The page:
More organisations are catching on to the idea of ESG. They are also asking the intermediary industry more directly how they can attract a bigger market.

If people do not invest sustainably, responsibly and ethically what is the biggest consequence for them?

Financially – over the longer term – I think there is a greater consequence of instability related to their funds. More importantly, this would only help the decline in the safety and health of the planet we live in.

If you were stuck on a desert island, which famous person would you like to be stuck with and why?

Someone like Bill Bryson because he has the influence, intelligence, and a deep understanding of the planet. I suspect he’s also practical enough to help us get off the island quickly.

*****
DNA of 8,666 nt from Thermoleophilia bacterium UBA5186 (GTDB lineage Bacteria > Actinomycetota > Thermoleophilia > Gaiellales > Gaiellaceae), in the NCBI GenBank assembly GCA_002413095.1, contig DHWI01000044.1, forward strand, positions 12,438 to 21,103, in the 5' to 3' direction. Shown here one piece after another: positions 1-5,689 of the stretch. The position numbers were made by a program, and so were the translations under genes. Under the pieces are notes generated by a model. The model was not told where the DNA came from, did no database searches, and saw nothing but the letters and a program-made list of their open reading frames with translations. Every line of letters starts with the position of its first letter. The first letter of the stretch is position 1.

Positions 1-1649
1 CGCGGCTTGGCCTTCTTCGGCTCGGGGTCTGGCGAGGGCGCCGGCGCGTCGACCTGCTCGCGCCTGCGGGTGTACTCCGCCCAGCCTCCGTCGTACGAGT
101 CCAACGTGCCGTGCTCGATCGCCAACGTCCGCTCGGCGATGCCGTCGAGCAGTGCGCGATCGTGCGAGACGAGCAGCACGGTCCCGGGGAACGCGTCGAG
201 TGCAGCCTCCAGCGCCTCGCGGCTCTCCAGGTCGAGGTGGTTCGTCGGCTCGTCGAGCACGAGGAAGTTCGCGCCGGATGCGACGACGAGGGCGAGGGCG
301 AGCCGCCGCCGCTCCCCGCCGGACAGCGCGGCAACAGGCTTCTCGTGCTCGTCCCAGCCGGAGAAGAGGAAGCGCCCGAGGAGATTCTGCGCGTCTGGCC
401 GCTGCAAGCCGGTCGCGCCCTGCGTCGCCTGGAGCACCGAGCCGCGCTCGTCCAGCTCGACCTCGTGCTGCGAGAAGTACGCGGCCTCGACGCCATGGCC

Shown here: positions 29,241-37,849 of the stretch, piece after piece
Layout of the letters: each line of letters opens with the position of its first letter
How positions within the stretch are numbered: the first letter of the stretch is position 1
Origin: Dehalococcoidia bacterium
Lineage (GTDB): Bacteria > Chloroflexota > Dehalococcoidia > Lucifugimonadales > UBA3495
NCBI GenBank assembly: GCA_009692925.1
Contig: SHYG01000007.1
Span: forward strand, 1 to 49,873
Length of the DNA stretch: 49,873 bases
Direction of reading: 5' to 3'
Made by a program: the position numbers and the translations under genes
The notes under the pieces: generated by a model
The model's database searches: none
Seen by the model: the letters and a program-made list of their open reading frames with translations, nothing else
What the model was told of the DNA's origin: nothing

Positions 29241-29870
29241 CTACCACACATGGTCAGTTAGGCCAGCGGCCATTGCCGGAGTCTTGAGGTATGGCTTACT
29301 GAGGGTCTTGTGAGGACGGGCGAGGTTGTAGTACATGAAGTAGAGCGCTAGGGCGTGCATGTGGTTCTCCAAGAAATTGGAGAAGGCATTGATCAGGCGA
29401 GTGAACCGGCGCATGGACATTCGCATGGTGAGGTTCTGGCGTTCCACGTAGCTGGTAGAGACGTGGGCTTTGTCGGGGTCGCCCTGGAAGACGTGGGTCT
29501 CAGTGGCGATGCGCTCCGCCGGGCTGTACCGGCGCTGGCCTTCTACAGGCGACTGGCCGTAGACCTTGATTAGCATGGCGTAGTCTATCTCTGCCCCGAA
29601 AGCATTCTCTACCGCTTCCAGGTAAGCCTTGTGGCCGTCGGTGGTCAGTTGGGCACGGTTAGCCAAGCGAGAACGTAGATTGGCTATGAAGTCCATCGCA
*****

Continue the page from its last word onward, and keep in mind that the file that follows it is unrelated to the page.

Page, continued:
What’s your prediction for the next 10 years of sustainable, responsible and ethical investment?

I believe there will be a steady growth of people within the financial services industry who start to see the light. I also think more retail fund groups will take on the idea of ESG sustainability as being important.

Having said that, there is still a huge amount of head-in-sand and ultimately it might need further shocks to the system before there is a more critical mass of acceptance.

Richard Essex is a financial adviser at Grayside Ltd. He is the author of the soon-to-be-published book, Invest, Feel Good, And Make a Difference.

Further reading:

The Guide to Sustainable Investment 2013

The Guide to Ethical & Sustainable Financial Advice 2013

The Guide to Sustainable Funds 2013

Economy

How Going Green Can Save A Company Money

Published

on

going green can save company money
Shutterstock Licensed Photot - By GOLFX

What is going green?